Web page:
One of the most common questions readers ask about cookware is something along the lines of "What can I do with my Dutch oven?"
I have a few theories about this. One: Dutch ovens of a certain cachet, namely Le Creuset, are typical gifts or big-splurge investments, and no one wants to mess up a beautiful, pricey piece. Two: Home cooks are faced with indecision once they realise a more apt question might be "What can't I do in my Dutch oven?"
"I love them," says cookbook author Molly Stevens, who knows a thing or two about Dutch ovens as the owner of seven. (Her new book, All About Dinner, calls for one in a few recipes.) "They are just so bulletproof and so reliable."
Whether you've already acquired a Dutch oven, or are considering acquiring one (or, um, six more), here's what you need to know about choosing and using them.
What are Dutch ovens
French manufacturer Le Creuset has done a lot of research into the origins of the Dutch oven, but it's difficult to pinpoint one specific time or person, says Nate Collier, the company's director of marketing communications and culinary. Its current form - a large, heavy pot with a tight-fitting lid - probably arose from the need to cook outdoors over coals or in an indoor hearth. As to the name? Collier says one theory involves an English manufacturer who went to the Netherlands, saw the process in which the pot was cast and so named it Dutch. Today, most recipes work under the assumption that a Dutch oven is made of cast iron, enamelled or uncoated, although you can find stainless steel and ceramic models, as well.
Why you should consider buying one
There are a variety of reasons to add a Dutch oven to your kitchen arsenal. I love that it can be used on the stove top and in the oven. Its tight fitting lid sets up a constant, convective flow of moisture and air in a sealed environment, which would be impossible to replicate with an uncovered dish in a standard oven. It has all the advantages of cast iron, Collier says, namely an ability to retain a steady heat at high and low temperatures, ideal for, respectively, searing as well as slow, gentle cooking. If you go with an enamelled Dutch oven, you also get the benefit of food that is easier to release and a surface that's simpler to maintain. As great as they are as cookers, Dutch ovens are also lookers, meaning they can double as beautiful serving pieces and even kitchen decor.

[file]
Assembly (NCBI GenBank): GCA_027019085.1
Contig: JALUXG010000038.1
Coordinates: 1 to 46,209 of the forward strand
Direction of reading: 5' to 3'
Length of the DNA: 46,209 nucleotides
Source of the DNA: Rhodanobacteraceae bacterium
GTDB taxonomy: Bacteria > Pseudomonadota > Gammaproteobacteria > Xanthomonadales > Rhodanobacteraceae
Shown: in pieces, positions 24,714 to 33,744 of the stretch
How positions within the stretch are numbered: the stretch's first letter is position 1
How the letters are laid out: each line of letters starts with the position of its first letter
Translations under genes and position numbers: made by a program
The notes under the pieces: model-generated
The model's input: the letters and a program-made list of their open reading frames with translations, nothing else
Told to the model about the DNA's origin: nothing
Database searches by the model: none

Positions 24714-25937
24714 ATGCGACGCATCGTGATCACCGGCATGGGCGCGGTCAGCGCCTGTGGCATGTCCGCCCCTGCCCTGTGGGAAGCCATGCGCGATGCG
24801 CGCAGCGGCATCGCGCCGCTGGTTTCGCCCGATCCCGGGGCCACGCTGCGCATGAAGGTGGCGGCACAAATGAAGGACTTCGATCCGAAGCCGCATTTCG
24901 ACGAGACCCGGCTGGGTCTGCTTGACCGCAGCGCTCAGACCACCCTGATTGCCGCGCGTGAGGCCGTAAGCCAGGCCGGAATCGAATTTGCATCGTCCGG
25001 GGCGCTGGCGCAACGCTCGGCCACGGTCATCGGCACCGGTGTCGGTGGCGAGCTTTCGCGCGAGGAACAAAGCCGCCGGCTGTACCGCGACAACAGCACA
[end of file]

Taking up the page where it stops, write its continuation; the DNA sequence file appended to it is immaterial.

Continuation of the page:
How to pick one
One of a Dutch oven's signature traits is its heft. That should be a key consideration, says Stevens, especially if you struggle to lift heavy objects or will have to bend or lift a lot to get the pot in and out of the oven. In America's Test Kitchen's equipment test of large Dutch ovens, the heaviest model clocked in at more than 8 kilograms with the lid. If you can, check out models in the store so you can gauge the weight, as well as how easy it is to grip and manoeuvre the lid and handles, particularly when you're wearing oven mitts.
The rigorous ATK equipment testers suggest that thicker pots are better, as thinner ones can run hot and scorch food. Lighter-colored surfaces, such as enamel, a type of glass, let you monitor browning better. You want plenty of surface area for browning in as few batches as possible, so consider a wider, shorter pot rather than a taller, narrower one. Taller pots can be tricky to fit into the oven or your refrigerator, and even if you succeed, you may need to rearrange your racks or shelves.
ATK says oval Dutch ovens are just as effective as round ones, as long as you give them sufficient time to preheat. Keep in mind that ovals might limit what else you can fit on your stove top on adjacent burners. As far as size, Stevens says a five-litre model is a great starter, and close to a decade into owning one of those, I have seldom found myself limited by the smaller size.
Price is, of course, another consideration. At typically hundreds of dollars, a larger Le Creuset is not cheap. But, given that these pieces can last for generations, the investment might be easier to swallow. Collier says those looking to save should visit one of the brand's outlet locations, stay abreast of its pop-up factory stores or be ready to pounce on promotions on discontinued or overstocked colours during the holidays. That being said, other established brands churn out more affordable Dutch ovens, too.